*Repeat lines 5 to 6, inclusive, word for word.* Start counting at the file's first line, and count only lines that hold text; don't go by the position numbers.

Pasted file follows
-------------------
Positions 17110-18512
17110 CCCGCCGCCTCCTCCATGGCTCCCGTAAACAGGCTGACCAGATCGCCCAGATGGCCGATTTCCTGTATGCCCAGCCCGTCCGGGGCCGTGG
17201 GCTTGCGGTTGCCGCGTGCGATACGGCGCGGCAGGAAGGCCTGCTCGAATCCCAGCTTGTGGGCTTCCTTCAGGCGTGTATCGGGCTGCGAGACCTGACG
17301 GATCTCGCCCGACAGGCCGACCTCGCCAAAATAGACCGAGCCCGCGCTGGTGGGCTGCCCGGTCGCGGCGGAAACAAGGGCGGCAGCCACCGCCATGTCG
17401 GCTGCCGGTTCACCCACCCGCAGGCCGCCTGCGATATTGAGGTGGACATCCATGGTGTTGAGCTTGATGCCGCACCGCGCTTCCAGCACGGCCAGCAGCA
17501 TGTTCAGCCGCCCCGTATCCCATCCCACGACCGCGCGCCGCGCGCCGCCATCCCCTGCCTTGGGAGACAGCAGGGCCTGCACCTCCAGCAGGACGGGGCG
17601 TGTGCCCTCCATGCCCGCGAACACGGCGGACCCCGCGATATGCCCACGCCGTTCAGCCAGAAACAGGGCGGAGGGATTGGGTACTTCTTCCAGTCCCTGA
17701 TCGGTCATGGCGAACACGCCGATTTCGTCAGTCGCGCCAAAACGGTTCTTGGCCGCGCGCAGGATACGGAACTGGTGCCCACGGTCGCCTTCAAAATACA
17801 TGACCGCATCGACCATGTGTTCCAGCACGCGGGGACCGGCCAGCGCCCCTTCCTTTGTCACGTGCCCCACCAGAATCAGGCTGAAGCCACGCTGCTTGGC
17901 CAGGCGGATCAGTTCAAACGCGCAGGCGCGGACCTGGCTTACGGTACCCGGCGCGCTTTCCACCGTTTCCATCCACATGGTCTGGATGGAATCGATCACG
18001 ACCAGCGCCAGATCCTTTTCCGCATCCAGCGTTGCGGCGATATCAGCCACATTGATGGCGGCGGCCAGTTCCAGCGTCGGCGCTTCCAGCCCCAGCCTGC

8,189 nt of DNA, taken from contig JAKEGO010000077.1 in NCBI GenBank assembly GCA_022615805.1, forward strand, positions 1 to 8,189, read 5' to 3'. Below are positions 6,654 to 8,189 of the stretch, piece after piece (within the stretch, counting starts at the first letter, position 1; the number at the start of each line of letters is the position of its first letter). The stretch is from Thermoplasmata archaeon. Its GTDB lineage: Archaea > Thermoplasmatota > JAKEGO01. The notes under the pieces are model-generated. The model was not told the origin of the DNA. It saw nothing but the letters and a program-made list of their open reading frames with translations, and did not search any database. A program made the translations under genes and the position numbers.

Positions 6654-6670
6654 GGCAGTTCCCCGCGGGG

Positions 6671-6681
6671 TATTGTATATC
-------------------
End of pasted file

17401 GCTGCCGGTTCACCCACCCGCAGGCCGCCTGCGATATTGAGGTGGACATCCATGGTGTTGAGCTTGATGCCGCACCGCGCTTCCAGCACGGCCAGCAGCA
17501 TGTTCAGCCGCCCCGTATCCCATCCCACGACCGCGCGCCGCGCGCCGCCATCCCCTGCCTTGGGAGACAGCAGGGCCTGCACCTCCAGCAGGACGGGGCG